Yooka-Laylee release date, trailer, pre-order info and everything you need to know
Touted as a spiritual successor to the platforming classic Banjo Kazooie, Yooka-Laylee plans to deliver a beautifully faithful callback to beloved 3D platformers and collect-a-thons of the 1990s. From what we’ve seen so far, the minimalistic adventure maintains the visual charm and playful simplicity we love about the genre, while adding some truly exciting new additions to the formula.
Watch the latest trailer:
From what we’ve seen thus far, Yooka-Laylee remains faithful to its platforming roots, taking pride in its collect everything inspired gameplay and striking visual personality. If you ever played Banjo Kazooie or Conker’s Bad Fur Day, the core mechanics of Yooka Laylee will make you feel right at home.
Throughout the game Yooka and Laylee will explore a variety of unique worlds found within magical books. They must then collect golden book pages known as ‘Pagies’ to unlock new worlds and challenges. Pagies will also act as the game’s main currency, with a number of different uses in the explorable hub area.
Team 17 recently confirmed that Yooka-Laylee will be getting a boxed release on certain platforms. The publisher is yet to provide specific details, but certain kickstarter backers can now upgrade their copy to a physical version.
Due March 2017 for PS4, Xbox One, Wii U, PC, Linux and Mac
Yooka-Laylee gave me a warm fuzzy feeling I didn’t know I needed. After a wildly successful Kickstarter campaign, developer Playtonic – made up of a group of passionate former Rare employees – has provided backers with an idea of how it’s going to recreate the feel of all those '90s adventure games we adored. After getting the chance to play the final game, I’m pretty confident it’ll be full of as much charm and whimsy as anything you remember from Rare’s glory days.
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The whole collect-a-thon mechanic has become a bit tired of late. It's a means of padding games (I’ll never collect another feather in Assassin’s Creed, I swear it) or a banal way of giving gamers a reason to play through a campaign twice. But Yooka-Laylee does things differently, or rather it does things in a way they haven’t been done for so long that it feels new again. A bit like when fashion trends come back around, or haircuts, or yo-yos.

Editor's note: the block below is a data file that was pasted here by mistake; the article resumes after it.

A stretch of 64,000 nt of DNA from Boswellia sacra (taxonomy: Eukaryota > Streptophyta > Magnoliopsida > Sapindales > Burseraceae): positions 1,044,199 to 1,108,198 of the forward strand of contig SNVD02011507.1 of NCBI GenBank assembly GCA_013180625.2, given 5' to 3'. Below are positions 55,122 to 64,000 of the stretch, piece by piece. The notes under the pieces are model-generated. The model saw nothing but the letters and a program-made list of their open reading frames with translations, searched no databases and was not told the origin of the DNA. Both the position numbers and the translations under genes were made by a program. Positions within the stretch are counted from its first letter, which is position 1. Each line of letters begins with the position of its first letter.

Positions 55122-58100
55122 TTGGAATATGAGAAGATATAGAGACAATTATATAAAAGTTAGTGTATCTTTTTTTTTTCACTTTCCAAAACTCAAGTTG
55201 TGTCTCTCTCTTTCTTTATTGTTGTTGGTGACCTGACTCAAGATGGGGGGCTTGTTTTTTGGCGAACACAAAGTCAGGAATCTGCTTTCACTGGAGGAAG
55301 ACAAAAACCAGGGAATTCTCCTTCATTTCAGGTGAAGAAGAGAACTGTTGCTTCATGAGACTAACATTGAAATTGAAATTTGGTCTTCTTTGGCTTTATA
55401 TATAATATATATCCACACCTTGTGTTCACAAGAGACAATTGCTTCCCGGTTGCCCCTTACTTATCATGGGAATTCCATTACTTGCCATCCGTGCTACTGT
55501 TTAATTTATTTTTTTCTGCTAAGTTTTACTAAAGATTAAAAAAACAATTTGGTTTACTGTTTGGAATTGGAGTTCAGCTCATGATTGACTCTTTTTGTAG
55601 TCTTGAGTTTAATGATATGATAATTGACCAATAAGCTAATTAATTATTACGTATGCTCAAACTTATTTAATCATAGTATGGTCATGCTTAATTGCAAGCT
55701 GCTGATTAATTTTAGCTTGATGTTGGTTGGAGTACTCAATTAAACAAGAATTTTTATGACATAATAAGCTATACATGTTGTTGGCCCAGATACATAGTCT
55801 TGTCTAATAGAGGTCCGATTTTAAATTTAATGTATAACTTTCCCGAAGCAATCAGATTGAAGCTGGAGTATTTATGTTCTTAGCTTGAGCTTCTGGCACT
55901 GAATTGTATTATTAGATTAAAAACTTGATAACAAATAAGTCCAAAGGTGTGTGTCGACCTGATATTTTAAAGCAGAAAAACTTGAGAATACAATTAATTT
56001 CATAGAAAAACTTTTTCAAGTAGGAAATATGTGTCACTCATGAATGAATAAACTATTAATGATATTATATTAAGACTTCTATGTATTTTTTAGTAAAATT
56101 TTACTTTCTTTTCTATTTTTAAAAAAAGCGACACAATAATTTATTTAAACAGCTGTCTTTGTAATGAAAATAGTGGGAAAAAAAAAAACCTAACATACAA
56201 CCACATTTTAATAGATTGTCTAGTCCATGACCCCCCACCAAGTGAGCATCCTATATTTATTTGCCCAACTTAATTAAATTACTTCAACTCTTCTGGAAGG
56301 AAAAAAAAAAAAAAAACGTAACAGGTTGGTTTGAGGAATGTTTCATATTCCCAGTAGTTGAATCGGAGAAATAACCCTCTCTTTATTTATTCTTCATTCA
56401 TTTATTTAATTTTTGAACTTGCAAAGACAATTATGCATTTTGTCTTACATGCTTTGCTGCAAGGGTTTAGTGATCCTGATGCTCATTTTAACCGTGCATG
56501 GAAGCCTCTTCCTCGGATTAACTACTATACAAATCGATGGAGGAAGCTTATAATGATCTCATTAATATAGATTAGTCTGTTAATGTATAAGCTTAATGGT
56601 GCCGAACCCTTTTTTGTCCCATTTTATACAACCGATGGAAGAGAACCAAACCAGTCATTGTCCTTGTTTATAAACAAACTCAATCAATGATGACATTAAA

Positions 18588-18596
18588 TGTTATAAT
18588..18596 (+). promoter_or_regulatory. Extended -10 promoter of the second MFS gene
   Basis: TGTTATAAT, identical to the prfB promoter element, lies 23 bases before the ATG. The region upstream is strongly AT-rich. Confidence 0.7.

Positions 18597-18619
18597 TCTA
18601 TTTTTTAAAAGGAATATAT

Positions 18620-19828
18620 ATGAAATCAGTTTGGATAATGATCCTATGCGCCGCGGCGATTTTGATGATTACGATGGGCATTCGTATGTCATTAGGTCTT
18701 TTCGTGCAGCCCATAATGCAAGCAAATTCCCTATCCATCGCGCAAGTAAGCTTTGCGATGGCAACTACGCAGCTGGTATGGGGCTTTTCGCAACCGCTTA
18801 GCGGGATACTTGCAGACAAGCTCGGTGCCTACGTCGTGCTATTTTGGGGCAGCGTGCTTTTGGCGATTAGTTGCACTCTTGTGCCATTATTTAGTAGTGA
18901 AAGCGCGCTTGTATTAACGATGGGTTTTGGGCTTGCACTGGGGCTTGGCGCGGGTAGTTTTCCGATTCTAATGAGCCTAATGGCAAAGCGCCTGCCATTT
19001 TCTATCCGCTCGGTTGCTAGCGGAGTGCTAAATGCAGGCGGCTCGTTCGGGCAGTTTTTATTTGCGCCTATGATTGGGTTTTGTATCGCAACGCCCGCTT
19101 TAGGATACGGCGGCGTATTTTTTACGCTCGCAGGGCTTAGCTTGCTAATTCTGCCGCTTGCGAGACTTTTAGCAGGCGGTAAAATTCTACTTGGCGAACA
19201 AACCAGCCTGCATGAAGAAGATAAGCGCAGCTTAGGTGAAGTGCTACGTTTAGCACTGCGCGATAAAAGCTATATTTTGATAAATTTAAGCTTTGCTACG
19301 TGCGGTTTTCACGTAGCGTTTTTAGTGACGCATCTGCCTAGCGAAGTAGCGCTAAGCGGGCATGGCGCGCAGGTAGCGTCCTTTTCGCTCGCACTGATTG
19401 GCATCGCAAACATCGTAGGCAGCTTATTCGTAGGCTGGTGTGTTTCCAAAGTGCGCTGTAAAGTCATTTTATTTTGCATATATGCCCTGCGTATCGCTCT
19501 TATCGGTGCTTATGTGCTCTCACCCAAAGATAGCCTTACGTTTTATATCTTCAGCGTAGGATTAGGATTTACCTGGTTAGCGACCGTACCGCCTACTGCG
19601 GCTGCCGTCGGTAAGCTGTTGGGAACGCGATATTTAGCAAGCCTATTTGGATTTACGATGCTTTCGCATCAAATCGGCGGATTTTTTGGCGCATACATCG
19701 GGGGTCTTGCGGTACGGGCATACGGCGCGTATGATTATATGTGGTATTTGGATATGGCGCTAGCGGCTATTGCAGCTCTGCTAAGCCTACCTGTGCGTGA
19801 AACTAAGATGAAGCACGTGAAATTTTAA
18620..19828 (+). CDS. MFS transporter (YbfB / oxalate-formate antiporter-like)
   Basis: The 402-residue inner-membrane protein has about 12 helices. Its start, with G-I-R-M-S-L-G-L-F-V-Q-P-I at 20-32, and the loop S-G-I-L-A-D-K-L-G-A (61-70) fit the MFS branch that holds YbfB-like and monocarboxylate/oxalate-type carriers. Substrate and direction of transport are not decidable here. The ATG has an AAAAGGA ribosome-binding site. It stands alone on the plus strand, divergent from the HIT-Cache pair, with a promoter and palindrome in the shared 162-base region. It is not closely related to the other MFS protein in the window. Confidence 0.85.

Collecting is built into every facet of the game, but it isn’t a chore. Completing missions earns pages, a collectible which can be used to expand the world you’re in, while feathers are littered throughout and can be used to buy new abilities.
Having collectibles with a discernible, near-immediate payoff in the game gives me a much greater desire to find them. It also helps that they’re fun to find, and the main one, pages, are mission rewards.
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One thing old Rare games were renowned for were their excellent, quintessentially British sense of humour. Whether it was Banjo-Kazooie’s harmless double entendres or Conker’s Bad Fur Day’s outright filthy script, there was something to tickle the collective funny bone. Yoooka-Laylee is no different – so much so that I consistently found myself laughing out loud at the reams of text in cutscenes.
From the down-on-its-luck cloud, Nimbo, whose wife has recently left it for a hotter typhoon, to the minecart, who’s aptly named Kartos – though he has absolutely no idea what he is the namesake of, despite Laylee’s quoting of God of War lines – there were consistently funny lines throughout. I looked forward to every piece of written dialogue, rather than hammering the A button to skip.